Here, I learned how to light a candle with cheap matches (about 6/10 of them break and it makes me think about that story of the match girl, who had one match left, and what a great deal of anxiety that must have been), and let the wax drip into the base of a cup, holding the candle in place as it cooled. I learned how to lock and unlock a padlock with one hand and without being able to see it, I learned how to pull laundry line, how to make stew, how to wash without running water. I learned about how modern urban spaces change a culture, suck it dry, mechanize living for speed, convenience, and economy. I learned both what it means to be a 20-something year old living alone in a city, as well as what it means to be a 20-something year old female foreigner (a person whose face is constantly and unavoidably interpreted as foreign) living alone in the city of Nairobi.
Here, the gas tank for my stove finally ran out. It was a miracle tank. They told me it should last 3 months, maybe 5 or even 6 tops since I lived alone, but no one believed that it would last one whole year, with me using it multiple times nearly every day. People said, Are you sure you didn’t change it out at some point and you’ve just forgotten? No, of course I would remember going to an Oil Libya petrol station to return my old tank and pick up up a new one. Yes, it really lasted a whole year. I think God kept adding petrol to it.
Here, I finally got a rug. Then I finally got a table, designed by me and custom made by Wikie, the school carpenter. But I can’t sit at it yet. No chairs.
Here, the neighbor below me wears round specs. He texts me, good morning sweetheart. He invites me over for dinner and a movie. He looks at me in a way that I can best describe as “eager”. I regret thinking he would be a kind neighbor, thinking when I first moved in that he would be friendly and helpful, not friendly and eager for someone to warm his couch. I regret living alone. I regret that almost everyday.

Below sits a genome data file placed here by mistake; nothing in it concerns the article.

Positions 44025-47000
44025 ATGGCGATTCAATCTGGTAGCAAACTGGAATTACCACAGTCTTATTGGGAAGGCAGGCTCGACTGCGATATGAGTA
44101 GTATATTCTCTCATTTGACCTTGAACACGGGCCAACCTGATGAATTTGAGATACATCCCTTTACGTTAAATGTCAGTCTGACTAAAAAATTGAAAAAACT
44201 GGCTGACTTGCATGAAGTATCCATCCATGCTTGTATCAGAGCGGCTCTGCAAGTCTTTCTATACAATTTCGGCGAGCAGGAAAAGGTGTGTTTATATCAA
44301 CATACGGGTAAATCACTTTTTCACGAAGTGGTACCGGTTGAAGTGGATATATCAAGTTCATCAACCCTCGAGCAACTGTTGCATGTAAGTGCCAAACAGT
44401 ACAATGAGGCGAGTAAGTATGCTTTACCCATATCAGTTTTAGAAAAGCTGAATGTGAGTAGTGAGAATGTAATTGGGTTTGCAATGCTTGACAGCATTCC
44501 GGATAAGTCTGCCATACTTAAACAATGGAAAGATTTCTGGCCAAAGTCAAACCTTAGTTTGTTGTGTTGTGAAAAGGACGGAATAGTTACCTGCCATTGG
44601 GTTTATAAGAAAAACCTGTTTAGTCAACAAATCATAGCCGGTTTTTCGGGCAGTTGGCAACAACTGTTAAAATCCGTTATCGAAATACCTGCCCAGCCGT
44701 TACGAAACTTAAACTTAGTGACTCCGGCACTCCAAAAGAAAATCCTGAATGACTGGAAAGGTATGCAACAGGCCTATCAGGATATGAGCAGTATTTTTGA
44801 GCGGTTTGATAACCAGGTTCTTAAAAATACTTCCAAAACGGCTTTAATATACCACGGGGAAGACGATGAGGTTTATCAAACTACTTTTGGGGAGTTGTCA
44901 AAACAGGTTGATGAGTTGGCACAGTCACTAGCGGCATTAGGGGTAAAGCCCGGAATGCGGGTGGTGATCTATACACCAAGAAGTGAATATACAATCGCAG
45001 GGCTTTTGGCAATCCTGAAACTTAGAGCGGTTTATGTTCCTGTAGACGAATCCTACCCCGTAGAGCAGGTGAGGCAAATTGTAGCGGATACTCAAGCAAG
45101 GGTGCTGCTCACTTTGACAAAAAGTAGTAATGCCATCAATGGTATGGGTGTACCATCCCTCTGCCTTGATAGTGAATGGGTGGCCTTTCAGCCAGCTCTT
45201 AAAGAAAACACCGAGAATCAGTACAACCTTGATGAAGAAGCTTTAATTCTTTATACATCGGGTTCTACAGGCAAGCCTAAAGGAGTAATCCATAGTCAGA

Here, my other neighbor and I suspect that the lady living right above me is likely a prostitute. She is strictly private, never talks to anybody, dashing in when she sees you coming out. And the only people I see coming from her place are older men. The latest guy I saw was rather flustered, adjusting his sleeves, and ahem-ing like he was trying to clear out something uncomfortable from his throat. I always hear a lot of sounds coming from her place, like so much furniture moving that the floor might bottom out and all of it will come crashing through my ceiling.
Here, I fight for laundry line. Because neighbors use mine without my permission. Jessica takes initiative to scout these neighbors out for me. Why are you hanging your things here? she demands. Just for today, they said. But 3 days later it was still hanging there. Jessica shakes her head. That is so bad, she says. Yes, I said, surprised by her camaraderie and her six-year-old sense of injustice, It is actually very frustrating. Now I don’t know where to hang my laundry. Jessica says, I know where, and as the sun sets, she helps me sneak my laundry to the other side to hang it on the neighbor’s extra lines. Make sure they don’t take your clothes, she advised, wake up early tomorrow morning and come to take your things down.